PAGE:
This course offers a deep dive into the subject of sustainability within the context of climate change. It provides a forum for exploring the social, cultural, political, and economic issues that arise when considering what it means to live sustainably in our dramatically changing world. Particular emphasis will be placed on food system contributions to global warming, the way that a changing climate will impact the food system, and the potential of food system change as a tool for slowing the process.
This course provides an introduction to the MPS in Food Systems and Sustainability. Students will meet other members of their cohort, learn to navigate program content, and begin their exploration and analysis of food systems and sustainability. Particular emphasis will be placed on the tension between making change through activism and advocacy and making change from within the mainstream food system. Course material will be delivered through a combination of in person lectures and discussions, and through tours that explore different elements of the greater San Francisco Bay area food system.
Students will delve into the concept of systems thinking as it applies to food systems through a dialogical analysis of the academic literature. Students will apply their understanding of systems thinking tools in the modeling of a complex food system problem. Application of systems thinking tools will be used to design an intervention that addresses the problem based on their analysis of its critical pressure points and connections. Students will map possible intended and unintended consequences of the intervention.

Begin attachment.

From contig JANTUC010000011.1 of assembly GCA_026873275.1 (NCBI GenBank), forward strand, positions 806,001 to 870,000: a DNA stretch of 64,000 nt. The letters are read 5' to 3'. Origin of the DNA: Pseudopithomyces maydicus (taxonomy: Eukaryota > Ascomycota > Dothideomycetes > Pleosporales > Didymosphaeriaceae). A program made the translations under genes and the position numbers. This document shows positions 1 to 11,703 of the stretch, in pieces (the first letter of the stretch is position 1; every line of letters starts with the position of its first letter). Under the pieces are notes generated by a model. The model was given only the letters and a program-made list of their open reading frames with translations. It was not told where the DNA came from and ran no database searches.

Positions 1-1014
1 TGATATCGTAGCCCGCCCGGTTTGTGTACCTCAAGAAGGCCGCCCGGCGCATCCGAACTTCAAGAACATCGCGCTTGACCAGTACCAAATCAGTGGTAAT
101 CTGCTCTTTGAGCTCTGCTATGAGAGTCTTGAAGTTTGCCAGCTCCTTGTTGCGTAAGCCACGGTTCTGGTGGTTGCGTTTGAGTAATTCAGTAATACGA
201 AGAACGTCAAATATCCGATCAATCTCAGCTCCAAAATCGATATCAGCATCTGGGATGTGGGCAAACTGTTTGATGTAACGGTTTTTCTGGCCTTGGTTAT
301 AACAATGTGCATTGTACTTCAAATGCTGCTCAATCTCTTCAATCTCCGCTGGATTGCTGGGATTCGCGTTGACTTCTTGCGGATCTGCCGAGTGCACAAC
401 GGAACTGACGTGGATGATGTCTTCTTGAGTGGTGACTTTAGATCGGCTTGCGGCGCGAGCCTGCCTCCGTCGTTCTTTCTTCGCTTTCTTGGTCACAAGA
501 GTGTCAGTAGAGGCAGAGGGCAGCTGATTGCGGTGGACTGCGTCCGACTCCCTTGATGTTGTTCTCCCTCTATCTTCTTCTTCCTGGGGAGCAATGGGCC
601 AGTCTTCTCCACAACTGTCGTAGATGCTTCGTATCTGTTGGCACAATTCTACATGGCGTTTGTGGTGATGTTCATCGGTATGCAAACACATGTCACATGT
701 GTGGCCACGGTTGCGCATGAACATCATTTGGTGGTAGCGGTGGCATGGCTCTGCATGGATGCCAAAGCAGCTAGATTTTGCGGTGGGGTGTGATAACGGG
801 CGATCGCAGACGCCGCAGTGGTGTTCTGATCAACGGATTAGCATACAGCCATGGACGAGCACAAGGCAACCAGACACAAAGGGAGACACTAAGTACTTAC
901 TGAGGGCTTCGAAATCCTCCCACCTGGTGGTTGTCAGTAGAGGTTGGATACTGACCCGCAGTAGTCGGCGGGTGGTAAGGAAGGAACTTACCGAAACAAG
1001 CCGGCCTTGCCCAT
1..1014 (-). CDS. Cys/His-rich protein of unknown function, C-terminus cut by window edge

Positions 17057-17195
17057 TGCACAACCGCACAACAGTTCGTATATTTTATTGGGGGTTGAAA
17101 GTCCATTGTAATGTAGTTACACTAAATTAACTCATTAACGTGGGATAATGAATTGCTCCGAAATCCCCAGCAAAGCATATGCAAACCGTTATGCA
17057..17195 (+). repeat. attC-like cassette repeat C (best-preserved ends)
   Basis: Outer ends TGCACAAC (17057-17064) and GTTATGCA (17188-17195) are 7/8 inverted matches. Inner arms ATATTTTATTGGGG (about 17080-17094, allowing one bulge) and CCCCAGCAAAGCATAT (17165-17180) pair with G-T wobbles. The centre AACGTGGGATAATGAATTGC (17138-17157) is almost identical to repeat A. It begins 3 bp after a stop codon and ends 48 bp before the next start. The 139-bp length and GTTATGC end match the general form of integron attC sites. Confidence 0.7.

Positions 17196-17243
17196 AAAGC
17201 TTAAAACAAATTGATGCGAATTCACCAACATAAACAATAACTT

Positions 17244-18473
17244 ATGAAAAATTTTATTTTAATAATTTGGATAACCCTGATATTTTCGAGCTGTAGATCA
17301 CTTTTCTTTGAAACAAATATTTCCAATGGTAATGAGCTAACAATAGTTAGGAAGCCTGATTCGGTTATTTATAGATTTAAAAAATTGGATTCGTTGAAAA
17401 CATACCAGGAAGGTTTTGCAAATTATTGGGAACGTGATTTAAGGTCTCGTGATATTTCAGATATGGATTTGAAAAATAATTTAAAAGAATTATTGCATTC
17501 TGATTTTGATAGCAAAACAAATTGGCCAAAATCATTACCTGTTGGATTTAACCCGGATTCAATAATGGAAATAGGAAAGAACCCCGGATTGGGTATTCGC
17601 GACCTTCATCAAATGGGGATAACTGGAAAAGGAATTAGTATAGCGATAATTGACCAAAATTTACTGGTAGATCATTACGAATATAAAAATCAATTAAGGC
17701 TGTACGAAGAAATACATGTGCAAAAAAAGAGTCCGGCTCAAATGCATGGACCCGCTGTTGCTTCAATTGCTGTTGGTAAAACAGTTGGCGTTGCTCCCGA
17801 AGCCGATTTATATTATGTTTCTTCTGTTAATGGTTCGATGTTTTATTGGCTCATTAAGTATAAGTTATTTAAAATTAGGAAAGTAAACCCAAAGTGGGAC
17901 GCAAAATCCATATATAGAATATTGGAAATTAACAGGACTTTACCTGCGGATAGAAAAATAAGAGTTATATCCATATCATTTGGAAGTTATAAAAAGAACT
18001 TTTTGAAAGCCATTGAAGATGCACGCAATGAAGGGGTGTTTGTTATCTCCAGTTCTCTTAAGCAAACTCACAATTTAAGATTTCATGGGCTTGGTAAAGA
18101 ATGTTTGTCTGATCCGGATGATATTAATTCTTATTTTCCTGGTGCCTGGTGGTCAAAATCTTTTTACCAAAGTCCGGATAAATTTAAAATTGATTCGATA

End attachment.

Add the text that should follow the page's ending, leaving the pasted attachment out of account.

The food system is a series of activities designed to feed and nurture us. This course will examine food systems on a global, regional, and local scale through the lens of sustainability. Students will learn about the industrial functions that formulate a food system and some of the factors that impact it. Topics will include trade, government policies, as well as nutritional, social, economic, and environmental matters. Students will explore a variety of initiatives designed to reform food systems while deliberating the complexities of balancing the Triple Bottom Line: People, Planet, and Profits. Through weekly course work, students will gain broad knowledge of food systems and conceptualize ways to influence improvements.
This course will explore the dietary shifts needed in the US and other high, middle, and low-income countries to achieve global sustainability, food security, and public health goals. Students will be challenged to think critically about the characteristics of sustainable and healthy diets, the influencing factors that shape current and emerging food consumption trends, and how different sectors can play a role in advancing evidence-based programs and policies for changing eating patterns in the US and globally. Through readings, videos, interactive discussions, guest lectures, and project assignments, this course will prepare students become effective advocates for programs and policies that support healthy and more sustainable dietary changes among diverse audiences.